David, Jay. (1992). Growing Up Black: from Slave Days to the Present. New York: Avon Books. 276 pp. These stories present vivid memories through the eyes of 25 African America children, who discuss what it was like to grow up in America from the days of slavery to the present. The book depicts the struggles and triumphs of many ordinary people, as well as famous people such as Brooker T. Washington and Maya Angelou.
Okutoro, Lydia. (2002). Quiet Storm: Voices of Young Black Poets. New York: Hyperion. 102 pp. This wonderful anthology of poetry is written by African American kids, but also includes a few African American poets. It truly captures the broadness and complexities of the African American culture with subject matters ranging from homelessness to pride to reflection of the soul.
Fremon, David K. (2000). The Jim Crow Lows and Racism in American History. Berkley Heights, NJ: Enslow Publishers. 128 pp. This informative text discusses the history of racism in the United States from the end of the Civil War to 1968, the death of Martin Luther King, Jr. Unlike many history books, this text does not hide the truth of racism in U.S. history. There are a few black and white photos, as well as famous quotes and excerpts.
(1) "Character Traits" Have students choose a character from the story and create two columns on their papers. In one column, hove students list 10 adjectives about that character as if they were that character. On another column, have them choose another character and list 10 adjectives about that character, but still from the perspective of the character they chose to be originally. Ask the students to get with a partner and read the lists to each other. They can take turns guessing which characters they are talking about. It would also be great to talk about the word choices with the class and see if there are any commonalities.
[Summarized from "Through Character's Eyes" by John Forsyth in Classroom Notes Plus. Urbana, IL: National Council of Teacher of English. October 1992, p. 2.]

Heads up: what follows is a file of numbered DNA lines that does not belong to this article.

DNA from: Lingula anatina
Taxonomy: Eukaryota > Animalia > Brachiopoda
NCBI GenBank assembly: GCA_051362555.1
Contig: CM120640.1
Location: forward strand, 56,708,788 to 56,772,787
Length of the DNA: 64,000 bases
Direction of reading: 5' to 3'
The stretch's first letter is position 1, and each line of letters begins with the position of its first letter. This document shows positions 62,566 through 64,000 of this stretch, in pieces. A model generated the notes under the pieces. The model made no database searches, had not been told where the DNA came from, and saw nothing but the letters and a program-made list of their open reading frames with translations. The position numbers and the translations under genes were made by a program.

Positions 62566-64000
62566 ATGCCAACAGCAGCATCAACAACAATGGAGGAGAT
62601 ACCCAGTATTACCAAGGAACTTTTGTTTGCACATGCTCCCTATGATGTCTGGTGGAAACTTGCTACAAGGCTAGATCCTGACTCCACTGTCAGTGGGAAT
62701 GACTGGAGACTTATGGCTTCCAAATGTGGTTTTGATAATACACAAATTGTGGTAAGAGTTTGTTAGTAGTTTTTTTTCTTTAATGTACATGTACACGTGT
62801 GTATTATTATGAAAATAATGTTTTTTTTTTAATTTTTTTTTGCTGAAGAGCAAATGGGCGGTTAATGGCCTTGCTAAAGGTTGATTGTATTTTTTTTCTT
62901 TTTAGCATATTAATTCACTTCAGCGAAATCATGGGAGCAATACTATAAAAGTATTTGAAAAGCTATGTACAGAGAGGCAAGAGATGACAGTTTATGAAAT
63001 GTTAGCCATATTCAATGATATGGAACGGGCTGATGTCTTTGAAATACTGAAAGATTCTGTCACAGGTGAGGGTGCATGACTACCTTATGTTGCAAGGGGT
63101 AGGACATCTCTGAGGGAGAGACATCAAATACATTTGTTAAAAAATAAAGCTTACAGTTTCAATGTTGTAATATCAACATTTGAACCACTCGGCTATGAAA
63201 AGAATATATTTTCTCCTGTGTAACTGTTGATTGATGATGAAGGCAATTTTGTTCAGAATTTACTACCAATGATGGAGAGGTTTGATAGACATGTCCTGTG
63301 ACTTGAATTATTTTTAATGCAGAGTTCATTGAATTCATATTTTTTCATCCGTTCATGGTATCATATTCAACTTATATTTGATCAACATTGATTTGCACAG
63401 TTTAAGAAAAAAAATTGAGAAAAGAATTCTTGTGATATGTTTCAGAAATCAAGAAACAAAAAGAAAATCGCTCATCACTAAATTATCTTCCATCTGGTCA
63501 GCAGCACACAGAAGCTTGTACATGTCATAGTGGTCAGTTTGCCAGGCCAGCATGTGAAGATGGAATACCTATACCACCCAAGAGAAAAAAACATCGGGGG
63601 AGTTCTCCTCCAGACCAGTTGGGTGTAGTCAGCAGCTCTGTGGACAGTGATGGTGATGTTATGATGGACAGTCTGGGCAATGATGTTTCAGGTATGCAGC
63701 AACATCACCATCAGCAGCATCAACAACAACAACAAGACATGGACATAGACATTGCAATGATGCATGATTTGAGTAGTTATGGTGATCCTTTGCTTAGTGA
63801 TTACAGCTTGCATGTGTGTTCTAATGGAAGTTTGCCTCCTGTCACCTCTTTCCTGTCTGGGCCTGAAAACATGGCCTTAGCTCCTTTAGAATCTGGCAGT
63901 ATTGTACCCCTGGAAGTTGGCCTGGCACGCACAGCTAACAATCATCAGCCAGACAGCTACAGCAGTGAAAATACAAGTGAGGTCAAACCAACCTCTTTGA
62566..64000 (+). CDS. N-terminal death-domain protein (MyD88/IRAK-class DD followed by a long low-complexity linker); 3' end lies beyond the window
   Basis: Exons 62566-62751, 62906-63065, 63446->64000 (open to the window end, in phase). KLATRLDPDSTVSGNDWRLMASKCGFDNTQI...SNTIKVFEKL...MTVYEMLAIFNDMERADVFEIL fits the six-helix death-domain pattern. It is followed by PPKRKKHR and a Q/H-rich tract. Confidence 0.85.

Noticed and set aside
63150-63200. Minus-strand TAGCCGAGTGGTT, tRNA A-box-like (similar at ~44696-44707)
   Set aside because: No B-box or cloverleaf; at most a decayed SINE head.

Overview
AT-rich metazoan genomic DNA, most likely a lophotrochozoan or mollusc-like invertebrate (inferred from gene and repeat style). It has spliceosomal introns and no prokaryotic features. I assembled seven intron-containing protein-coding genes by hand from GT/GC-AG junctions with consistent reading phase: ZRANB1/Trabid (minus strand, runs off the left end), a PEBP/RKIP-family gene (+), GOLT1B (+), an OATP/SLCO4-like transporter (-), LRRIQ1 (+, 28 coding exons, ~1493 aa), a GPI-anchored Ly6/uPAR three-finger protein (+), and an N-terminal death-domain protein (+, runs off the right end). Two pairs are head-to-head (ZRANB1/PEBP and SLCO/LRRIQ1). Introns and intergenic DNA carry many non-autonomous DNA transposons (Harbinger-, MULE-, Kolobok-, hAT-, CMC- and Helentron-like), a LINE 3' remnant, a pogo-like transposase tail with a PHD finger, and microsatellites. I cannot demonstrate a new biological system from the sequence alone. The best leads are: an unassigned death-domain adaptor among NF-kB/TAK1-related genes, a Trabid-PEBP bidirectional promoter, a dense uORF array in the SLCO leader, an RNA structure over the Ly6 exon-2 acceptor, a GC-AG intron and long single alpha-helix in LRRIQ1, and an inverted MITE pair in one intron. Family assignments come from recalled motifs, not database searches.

(2) "Chapter Titles" Since the chapters in this book are not titled, this is a wonderful activity to use to work on finding the main idea. Divide the students into small groups and assign each of them a certain number of chapters for which to create chapter titles. They will need to reread or skim through each chapter and create an appropriate name for each chapter.
[Summarized from "Name That Chapter" by Edith Broida in Classroom Notes Plus. Urbana, IL: National Council of Teacher of English. November 1989, p. 5.]
(3) "Definition of Courage" This is a great pre-reading activity for this b4teens_book. As a class, have the students create a definition for courage. Ask them to write their own definitions first and then look up the word in the dictionary. Give the students a list of different events where courage is used. Have them rank the amount of courage that is needed for each one. Discuss as a class to see the differing perspectives. This can lead right into a discussion of how courage is used in Roll of Thunder, Hear My Cry.
[Summarized from "Creating an Individual and Class Definition of Courage" by James Motzko in Classroom Notes Plus. Urbana, IL: National Council of Teacher of English. November 1989, p. 4.]
(Review written by Stephanie Emanuel and edited by Jennifer E. Moore)